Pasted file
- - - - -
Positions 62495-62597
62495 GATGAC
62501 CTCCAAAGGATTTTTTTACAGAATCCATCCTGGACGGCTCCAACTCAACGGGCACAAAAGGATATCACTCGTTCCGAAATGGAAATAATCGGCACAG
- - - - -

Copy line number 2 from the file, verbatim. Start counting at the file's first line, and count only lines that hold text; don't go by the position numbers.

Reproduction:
62495 GATGAC